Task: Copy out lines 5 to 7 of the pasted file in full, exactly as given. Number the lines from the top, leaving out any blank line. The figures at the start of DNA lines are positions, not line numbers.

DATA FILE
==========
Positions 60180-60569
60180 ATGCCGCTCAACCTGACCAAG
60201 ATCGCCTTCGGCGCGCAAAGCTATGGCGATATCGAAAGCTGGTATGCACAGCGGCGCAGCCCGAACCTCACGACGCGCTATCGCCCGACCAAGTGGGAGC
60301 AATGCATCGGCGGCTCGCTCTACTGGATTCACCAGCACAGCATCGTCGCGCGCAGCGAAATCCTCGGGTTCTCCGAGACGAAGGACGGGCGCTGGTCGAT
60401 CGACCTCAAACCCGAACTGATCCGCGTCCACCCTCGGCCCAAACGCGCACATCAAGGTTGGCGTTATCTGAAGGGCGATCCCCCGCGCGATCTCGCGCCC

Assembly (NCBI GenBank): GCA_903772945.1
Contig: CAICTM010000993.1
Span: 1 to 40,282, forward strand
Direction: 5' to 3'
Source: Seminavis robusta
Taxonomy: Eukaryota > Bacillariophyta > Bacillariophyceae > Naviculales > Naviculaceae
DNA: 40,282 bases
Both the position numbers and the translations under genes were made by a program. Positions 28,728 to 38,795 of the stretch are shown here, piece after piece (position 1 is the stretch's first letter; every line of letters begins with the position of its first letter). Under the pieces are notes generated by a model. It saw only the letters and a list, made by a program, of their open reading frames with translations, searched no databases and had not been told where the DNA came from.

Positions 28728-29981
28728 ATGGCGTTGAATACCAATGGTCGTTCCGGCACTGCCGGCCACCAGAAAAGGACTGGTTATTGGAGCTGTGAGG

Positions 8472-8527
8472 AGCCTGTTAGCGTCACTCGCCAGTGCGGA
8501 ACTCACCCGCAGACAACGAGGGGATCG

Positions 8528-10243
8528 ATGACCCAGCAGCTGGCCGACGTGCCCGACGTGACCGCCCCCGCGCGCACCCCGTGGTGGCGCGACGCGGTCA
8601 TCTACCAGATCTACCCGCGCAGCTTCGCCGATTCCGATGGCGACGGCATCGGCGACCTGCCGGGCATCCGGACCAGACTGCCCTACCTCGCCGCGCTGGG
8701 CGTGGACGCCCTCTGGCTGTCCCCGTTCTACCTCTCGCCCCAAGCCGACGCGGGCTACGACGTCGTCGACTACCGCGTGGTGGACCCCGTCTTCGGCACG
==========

60401 CGACCTCAAACCCGAACTGATCCGCGTCCACCCTCGGCCCAAACGCGCACATCAAGGTTGGCGTTATCTGAAGGGCGATCCCCCGCGCGATCTCGCGCCC

Assembly (NCBI GenBank): GCA_903772945.1
Contig: CAICTM010000993.1